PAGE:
Sunday, October 12, 2008
Promotion: The Dracula Dossier
The Dracula Dossier
Browse Inside The Dracular Dossier Before You Buy!
We should be having a contest to win a copy of this book very soon, so keep a lookout if you are interested!
Hello to you readers of Shooting Stars Mag, and thanks to Lauren for the invitation to tell you all a bit about my new novel, THE DRACULA DOSSIER. It may be just the sort of book you’re looking for as Halloween approaches…
THE DRACULA DOSSIER imagines a dramatic clash between Jack the Ripper and Bram Stoker, one that would later inspire Stoker to write the classic horror novel, Dracula.
Stalled in his writing career and overwhelmed by his charismatic, successful boss -- the renowned actor, Sir Henry Irving -- Bram Stoker returns to London in the summer of 1888 determined to turn his life around.
Late one night, Stoker decides to take a stroll through the streets of Whitechapel, an impoverished district known for its many “bang-tails,” or prostitutes, as well as the citizenry crowding its dark alleys. There, amid the shadows, he spies a familiar figure: a man very much resembling a quack American “doctor” of his acquaintance. But before Stoker can be certain, the man disappears.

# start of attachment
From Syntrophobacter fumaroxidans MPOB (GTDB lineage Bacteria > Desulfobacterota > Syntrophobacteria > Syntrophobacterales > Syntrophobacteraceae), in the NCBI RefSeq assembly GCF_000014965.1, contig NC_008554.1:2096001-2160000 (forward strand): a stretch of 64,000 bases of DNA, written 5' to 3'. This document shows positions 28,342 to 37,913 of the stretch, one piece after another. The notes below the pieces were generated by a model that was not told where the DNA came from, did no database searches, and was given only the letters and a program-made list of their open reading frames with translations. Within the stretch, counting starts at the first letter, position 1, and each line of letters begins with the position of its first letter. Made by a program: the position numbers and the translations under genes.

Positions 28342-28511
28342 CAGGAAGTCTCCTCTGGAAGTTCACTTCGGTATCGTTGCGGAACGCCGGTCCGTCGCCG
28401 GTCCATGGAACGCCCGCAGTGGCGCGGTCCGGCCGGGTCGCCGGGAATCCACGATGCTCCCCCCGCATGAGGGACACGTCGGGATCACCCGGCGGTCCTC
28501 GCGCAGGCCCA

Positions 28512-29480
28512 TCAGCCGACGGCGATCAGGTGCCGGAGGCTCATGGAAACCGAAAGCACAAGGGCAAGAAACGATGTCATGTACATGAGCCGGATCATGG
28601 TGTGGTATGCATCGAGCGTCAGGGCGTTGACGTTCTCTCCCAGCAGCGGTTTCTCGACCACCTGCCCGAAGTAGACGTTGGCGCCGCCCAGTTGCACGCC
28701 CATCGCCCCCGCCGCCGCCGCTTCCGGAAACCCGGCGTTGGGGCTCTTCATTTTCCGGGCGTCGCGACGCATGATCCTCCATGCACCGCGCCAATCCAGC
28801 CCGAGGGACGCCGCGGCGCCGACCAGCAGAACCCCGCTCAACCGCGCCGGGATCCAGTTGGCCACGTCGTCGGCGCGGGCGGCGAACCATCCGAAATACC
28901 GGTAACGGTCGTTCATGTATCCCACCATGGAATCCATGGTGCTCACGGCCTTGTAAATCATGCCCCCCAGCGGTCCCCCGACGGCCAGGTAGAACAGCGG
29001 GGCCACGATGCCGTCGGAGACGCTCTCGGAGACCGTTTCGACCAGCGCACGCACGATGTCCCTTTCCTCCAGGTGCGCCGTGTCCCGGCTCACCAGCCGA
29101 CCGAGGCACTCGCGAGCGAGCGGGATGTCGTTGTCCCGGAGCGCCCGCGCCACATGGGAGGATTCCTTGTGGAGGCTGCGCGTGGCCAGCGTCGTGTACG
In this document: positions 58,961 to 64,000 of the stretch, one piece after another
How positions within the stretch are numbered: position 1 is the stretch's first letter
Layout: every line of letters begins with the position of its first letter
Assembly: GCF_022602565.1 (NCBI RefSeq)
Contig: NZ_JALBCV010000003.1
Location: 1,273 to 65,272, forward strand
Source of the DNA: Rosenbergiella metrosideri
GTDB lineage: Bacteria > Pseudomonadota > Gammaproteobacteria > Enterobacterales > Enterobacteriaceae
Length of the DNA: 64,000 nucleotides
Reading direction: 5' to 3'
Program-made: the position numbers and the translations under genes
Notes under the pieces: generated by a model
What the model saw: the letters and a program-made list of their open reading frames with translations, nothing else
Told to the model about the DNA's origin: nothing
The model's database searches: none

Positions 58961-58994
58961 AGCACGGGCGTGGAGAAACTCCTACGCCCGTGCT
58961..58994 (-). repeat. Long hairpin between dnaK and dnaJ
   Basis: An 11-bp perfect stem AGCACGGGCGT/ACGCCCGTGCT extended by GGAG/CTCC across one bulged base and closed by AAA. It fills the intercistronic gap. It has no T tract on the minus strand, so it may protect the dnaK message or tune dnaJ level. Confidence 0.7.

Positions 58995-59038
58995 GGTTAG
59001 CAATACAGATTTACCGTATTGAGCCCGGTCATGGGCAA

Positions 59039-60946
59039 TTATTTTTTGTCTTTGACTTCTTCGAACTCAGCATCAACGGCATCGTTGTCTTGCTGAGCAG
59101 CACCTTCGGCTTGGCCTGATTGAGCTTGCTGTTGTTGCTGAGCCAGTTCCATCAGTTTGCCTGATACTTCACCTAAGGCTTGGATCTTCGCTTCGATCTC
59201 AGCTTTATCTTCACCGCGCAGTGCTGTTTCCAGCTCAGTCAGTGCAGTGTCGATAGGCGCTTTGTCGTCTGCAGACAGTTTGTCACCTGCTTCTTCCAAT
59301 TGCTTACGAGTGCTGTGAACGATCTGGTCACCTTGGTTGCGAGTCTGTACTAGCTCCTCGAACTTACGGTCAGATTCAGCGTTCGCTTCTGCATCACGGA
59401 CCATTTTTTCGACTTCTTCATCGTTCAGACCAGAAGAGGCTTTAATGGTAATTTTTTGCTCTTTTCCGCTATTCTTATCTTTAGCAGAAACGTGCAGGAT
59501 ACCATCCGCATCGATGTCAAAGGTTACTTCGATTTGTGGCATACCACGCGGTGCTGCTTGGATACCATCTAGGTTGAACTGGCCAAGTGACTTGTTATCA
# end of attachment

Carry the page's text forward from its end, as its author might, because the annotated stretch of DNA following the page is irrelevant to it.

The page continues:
Little does the writer know that just a few steps away, the crime spree of the century has begun. When Stoker finds himself under suspicion, he enlists some of his illustrious friends -- including Walt Whitman, Lady Jane Wilde (mother of Oscar), and the famed novelist Thomas Henry Hall Caine -- in clearing his name. Stoker and friends must prove that the elusive American, Francis Tumblety, is the same man terrorizing London as Jack the Ripper. Or, failing that, they must somehow stop Tumblety themselves.
"The Dracula Dossier is as powerful in its imagination as it is in its dedication to historical detail and social reflection. But what's more is that it’s a damn good thriller. James Reese creates a world here that had me mesmerized from chapter one. With Bram Stoker and Jack the Ripper along for the ride, you can't go wrong with this book."
"It's marvelous to have one so eloquent exploring and transcending the gothic genre."